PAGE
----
The first shipment of the coronavirus vaccine arrived in Alaska Sunday night, the Alaska Department of Health and Social Services announced.
A cargo plane carrying more than 35,000 first-series doses arrived in Anchorage Sunday night, according to the state health department. Nearly a thousand of those are earmarked for Juneau.
“This is a big day for the nation. We’ve already seen the first people vaccinated,” said Dr. Anne Zink, Alaska’s chief medical officer, during a Zoom teleconference Monday. “It’s been really tremendous to see the science and data come together.”
The vaccine, developed by Pfizer and BioNTech, American and German pharmaceutical companies, was authorized for emergency deployment by the Food and Drug Administration on Friday.
“Alaska’s Vaccine Task Force has been preparing for many months to receive these first shipments and to guarantee safe vaccine handling according to the vaccine’s unique requirements,” said Tessa Walker Linderman, co-lead of Alaska’s Vaccine Task Force, in the news release. “The task force, led by DHSS and the Alaska Native Tribal Health Consortium, continues to coordinate with diverse partners across the state on logistics. We’re ready and excited to begin.”
The vaccines, which have to be kept refrigerated at -130 to -76 degrees, will be distributed based on a priority system. EMS and firefighters supporting medical services, frontline hospital and healthcare workers, long-term care facility residents and staff, including those with the Department of Corrections, community health aides, and those who will be vaccinating others.
In Juneau, this means first vaccinating many employees at Bartlett Regional Hospital, said BRH spokesperson Katie Bausler in a news release.
“We want our whole community of Bartlett protected because that helps us be safe,” said Gribbon,” said BRH’s infection prevention specialist Charlee Gribbon in the news release.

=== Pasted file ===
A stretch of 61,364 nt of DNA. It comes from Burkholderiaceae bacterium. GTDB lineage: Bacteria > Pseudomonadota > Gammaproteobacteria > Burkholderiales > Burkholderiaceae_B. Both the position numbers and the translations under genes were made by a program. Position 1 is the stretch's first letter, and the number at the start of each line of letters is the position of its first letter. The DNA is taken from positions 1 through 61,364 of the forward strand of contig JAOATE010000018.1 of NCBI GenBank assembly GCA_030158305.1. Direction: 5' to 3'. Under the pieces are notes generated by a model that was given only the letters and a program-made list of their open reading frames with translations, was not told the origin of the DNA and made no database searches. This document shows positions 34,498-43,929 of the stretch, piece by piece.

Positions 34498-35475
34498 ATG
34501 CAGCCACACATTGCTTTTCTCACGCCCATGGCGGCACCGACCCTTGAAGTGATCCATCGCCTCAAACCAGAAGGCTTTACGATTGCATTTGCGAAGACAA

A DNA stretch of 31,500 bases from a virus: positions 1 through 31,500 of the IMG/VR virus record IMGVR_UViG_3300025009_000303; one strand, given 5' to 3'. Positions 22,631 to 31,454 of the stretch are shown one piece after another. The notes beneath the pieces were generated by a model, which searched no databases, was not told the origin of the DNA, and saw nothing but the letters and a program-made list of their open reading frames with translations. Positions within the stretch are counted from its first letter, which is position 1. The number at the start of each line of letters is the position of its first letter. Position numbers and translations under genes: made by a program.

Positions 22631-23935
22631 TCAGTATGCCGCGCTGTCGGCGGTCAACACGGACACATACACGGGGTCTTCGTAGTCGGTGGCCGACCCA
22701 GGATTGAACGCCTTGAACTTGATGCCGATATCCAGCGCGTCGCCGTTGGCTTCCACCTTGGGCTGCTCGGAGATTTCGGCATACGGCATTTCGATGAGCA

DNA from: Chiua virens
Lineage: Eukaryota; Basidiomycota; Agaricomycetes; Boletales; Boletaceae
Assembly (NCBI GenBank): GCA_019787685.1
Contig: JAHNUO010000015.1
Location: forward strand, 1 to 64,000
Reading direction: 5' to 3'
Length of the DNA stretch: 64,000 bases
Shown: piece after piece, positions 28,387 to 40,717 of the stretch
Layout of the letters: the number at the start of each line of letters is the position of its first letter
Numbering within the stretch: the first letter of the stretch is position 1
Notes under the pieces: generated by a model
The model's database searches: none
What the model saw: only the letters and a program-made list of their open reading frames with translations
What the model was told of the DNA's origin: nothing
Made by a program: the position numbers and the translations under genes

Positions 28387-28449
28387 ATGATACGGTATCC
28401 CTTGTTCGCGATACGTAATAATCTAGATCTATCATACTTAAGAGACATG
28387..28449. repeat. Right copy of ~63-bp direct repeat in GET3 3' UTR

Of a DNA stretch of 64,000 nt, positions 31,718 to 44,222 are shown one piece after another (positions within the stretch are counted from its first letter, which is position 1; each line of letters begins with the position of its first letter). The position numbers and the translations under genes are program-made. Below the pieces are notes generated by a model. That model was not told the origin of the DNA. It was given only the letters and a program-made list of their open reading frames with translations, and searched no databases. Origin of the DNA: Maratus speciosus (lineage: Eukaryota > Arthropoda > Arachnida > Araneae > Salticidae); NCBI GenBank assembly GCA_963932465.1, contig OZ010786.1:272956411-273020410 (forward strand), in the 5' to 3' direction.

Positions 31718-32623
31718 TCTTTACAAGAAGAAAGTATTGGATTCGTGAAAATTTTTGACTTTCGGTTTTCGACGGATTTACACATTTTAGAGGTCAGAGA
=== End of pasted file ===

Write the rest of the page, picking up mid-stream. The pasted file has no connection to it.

Other doses in Juneau will go to long-term care facilities and EMS workers, Bausler said.
“Logistics for this vaccine are more complicated than those for the annual flu vaccine. The vaccine comes in vials of 5 doses per vial, so the preparation to administration window is short,” Bausler said. “Bartlett pharmacy and infection prevention staff will closely monitor the process.”
The more than 35,000 doses includes nearly 12,000 doses allocated to the Alaska Native Tribal Health Consortium for distribution to priority targets amongst the Alaska Native population.
State data show Alaska Native people have been disproportionately affected by COVID-19.
“ANTHC appreciates the advocacy of the State to ensure Alaska is receiving all of our allocation at once,” said Andy Teuber, Chairman and President of ANTHC, in the news release. “Alaska Native Medical Center and our regional partners are ready to receive our allocations as quickly as possible so that we can get our front-line health care workers and our Elders protected as soon as possible.”
The doses received Sunday are the first in a series of two shots required to be taken three weeks apart, the news release said. Pfizer is holding the second dose to be shipped later, according to the release. Medical personnel are working to distribute the doses to the most critical recipients across Alaska, Linderman said.
“Our logistics team is working really hard to schedule all the flights, repackage the vaccine, and get it out the door to rural locations,” Linderman said.
More doses of the vaccine are expected soon, according to the state, including 26,800 doses when Moderna’s vaccine is hopefully approved by the FDA for distribution soon, Linderman said.
“Every community has different stories when it comes to vaccinations,” said Matthew Bobo, a state epidemiologist, during a Zoom teleconference Monday. “Any way we can get vaccines to individuals is how we’re going to work the system. There are snow machines, there are ATVs, there lots of different methods of transportation.”
• Contact reporter Michael S. Lockett at (757) 621-1197 or firstname.lastname@example.org.